Diagnostic centers have asked for clear guidelines or directives from the government on whether to operate or close for the period as the numbers of patients have increased and they do not want to be blamed for community transmission.

Private diagnostics pointed out that the government hospitals were not willing to issue medicines prescribed to the patients visiting private clinics. Prescription from private clinics were disregarded.

Media Houses and Printers

There is a 70 to 80 % decrease in government advertisement and no advertisement from the Private sector.

The printing business is impacted since the printing materials are exhausted.

The request to the government is to award the COVID-19 awareness advertisements to the private media, provide direct block grant to private media houses and grant 100% printing subsidy.

Karaoke and Drayangs

If the COVID-19 situation persists Drayangs and Karaoke’s have requested  for opening up of the business with limitation of customers maintaining social distancing at least to meet some percentage of the operational cost.

There is also a request for taking in private sector employees to the Dessung programs and also to lease lands for agriculture businesses.

Trading, Beauty Salon, Tailors and Fitness

Some traders requested if the government could exempt BIT for 2020 and they also mentioned import difficulties.

Freelance Gym trainers are left without work as most of their clients have withdrawn their training.

The request is to also allow opening of beauty salons with social distancing and precautions.

Tailors have requested to award the contract for Desuup and other government agencies uniforms to the local tailors and garment manufacturing houses.

An idea is to train the local tailors on western garments stitching during the period

Film Association

The supporting staff like crews and technical staffs have been laid off due to restriction on screening, shooting and producing movies.

Absence of streaming services platform for screening movies during the pandemic crises has affected the movie industries.

The request is to award direct contract without floating the tender quotation particularly for advocacy, promotional and awareness videos and materials to FAB, whereby the Association will allocate the job to its members which will benefit the employees working in the industry.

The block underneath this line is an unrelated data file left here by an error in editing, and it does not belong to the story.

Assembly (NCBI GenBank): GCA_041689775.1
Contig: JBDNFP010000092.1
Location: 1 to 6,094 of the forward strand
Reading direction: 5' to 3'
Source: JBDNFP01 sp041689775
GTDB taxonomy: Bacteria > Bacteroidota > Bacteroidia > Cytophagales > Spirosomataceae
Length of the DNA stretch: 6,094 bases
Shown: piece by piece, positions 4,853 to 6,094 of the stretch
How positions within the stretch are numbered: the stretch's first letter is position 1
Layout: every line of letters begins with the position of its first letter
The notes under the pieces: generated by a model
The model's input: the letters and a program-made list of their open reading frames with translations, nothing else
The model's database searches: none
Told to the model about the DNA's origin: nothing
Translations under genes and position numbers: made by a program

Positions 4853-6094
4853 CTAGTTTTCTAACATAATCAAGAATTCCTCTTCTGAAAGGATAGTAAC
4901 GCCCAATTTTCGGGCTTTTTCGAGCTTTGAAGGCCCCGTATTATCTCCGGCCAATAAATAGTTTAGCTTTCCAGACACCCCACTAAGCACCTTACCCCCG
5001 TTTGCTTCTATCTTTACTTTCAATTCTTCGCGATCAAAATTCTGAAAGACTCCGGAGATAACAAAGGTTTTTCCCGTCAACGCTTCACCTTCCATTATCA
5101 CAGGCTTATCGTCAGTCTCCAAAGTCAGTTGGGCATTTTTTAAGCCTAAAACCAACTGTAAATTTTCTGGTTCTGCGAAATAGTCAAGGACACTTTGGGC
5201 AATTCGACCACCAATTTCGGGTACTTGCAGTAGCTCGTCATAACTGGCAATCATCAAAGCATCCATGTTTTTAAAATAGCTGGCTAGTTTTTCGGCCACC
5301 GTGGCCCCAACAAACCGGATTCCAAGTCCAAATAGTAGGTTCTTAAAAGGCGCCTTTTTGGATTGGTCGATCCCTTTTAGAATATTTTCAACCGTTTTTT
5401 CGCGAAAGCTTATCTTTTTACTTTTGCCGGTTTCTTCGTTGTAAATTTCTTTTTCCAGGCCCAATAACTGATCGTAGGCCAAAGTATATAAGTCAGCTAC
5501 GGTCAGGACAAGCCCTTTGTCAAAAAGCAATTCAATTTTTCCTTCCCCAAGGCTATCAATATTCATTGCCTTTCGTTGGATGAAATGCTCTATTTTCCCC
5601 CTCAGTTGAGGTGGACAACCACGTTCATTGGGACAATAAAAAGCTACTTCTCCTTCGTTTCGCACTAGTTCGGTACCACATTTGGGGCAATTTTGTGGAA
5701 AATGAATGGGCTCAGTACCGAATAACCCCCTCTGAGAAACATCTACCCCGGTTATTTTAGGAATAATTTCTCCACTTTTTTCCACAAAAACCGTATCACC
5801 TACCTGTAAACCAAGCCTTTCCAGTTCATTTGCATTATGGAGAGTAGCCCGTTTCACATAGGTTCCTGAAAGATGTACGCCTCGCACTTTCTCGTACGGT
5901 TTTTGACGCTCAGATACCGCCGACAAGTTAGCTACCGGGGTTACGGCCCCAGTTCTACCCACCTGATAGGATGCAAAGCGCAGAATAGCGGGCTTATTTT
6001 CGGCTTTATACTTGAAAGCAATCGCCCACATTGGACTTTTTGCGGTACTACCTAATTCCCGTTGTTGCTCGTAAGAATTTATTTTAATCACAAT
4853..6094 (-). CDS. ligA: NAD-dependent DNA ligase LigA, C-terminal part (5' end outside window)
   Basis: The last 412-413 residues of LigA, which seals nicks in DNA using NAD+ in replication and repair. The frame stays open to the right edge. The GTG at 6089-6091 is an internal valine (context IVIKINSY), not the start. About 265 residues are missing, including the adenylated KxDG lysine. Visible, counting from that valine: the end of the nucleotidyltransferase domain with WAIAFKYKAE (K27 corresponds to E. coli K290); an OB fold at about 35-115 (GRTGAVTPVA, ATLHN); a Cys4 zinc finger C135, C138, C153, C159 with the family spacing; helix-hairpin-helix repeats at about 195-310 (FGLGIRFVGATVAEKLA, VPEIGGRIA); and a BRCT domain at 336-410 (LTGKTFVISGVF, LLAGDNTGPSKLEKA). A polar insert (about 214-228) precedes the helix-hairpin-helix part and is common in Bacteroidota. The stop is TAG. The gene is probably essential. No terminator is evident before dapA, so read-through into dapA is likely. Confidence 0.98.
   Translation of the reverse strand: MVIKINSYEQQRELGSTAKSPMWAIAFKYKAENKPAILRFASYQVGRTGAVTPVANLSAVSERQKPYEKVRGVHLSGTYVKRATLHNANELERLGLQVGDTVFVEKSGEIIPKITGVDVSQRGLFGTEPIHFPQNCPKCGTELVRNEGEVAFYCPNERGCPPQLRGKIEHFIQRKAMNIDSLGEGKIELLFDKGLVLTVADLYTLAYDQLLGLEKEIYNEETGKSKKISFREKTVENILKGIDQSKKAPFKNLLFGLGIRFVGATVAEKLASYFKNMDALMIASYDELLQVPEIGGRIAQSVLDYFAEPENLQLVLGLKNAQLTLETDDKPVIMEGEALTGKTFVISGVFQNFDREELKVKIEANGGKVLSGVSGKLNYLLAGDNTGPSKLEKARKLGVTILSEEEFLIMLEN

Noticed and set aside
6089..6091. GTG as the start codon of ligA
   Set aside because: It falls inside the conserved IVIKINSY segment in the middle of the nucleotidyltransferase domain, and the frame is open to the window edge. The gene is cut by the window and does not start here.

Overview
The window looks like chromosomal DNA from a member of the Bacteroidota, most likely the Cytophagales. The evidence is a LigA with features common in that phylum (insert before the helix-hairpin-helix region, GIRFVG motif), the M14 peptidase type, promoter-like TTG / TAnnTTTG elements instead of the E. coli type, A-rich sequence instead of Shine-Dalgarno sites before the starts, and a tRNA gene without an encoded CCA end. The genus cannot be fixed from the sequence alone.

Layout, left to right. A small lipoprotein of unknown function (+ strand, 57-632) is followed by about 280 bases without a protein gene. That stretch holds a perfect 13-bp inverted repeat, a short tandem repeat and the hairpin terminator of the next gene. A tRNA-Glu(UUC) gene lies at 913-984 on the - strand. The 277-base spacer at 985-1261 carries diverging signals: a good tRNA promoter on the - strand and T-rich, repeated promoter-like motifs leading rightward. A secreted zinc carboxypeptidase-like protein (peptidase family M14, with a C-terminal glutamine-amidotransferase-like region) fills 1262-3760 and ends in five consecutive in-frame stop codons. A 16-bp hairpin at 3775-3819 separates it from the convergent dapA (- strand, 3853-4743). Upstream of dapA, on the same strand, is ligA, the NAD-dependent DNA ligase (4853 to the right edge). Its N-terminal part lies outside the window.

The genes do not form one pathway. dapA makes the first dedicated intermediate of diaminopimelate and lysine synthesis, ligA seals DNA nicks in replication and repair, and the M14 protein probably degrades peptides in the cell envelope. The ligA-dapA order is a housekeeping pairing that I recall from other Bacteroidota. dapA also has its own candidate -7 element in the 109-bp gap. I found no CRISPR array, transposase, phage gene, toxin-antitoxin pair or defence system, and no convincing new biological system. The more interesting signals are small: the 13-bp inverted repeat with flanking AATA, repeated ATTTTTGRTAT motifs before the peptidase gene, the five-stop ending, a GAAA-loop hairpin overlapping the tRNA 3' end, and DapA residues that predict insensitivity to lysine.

They said the government could allow them to shoot short films and documentary films involving small gathering and to purchase those movies to screen in the national and local channels. This could help in involving these laid off employees.


The ICT sector are facing problems to import the ICT goods from India as well as from third countries wherein they are not being able to meet the supplies even for the government supplies.

They face problems not only with the software but also with the ICT hardware.

With the inflation of the USD, the procurement price for the ICT goods has also inflated whereby it is difficult to supply particularly the government supplies at the tender price.

They requested the government for re-considering penalties for delayed supplies.

Young Entrepreneurs

Entrepreneurs said the main issue is no loan avenue for service sectors such as for training institutes from CSI and other banks.

They asked that equal opportunity should be given for urban startups as most of the perks like working capital loans are given to rural sectors where there is limited startups.

Cable Operators

With the increasing demand for new cable TV connections to access information in times of pandemic crisis and issues around its maintenance and with the import restrictions, the cable operators are facing severe shortage of critical equipment and accessories as it is not listed in the essential items to provide uninterrupted service as per the directive from BICMA.

Penalties are also imposed by DRC on BST for those subscribers whose monthly subscription fees are due.

They requested the government, for the All Dialect Self Supporting (ADSS) facility to transmit cable TV signals especially to far flunk gewogs and chiwogs so the cable operators will benefit and there is effective service delivery.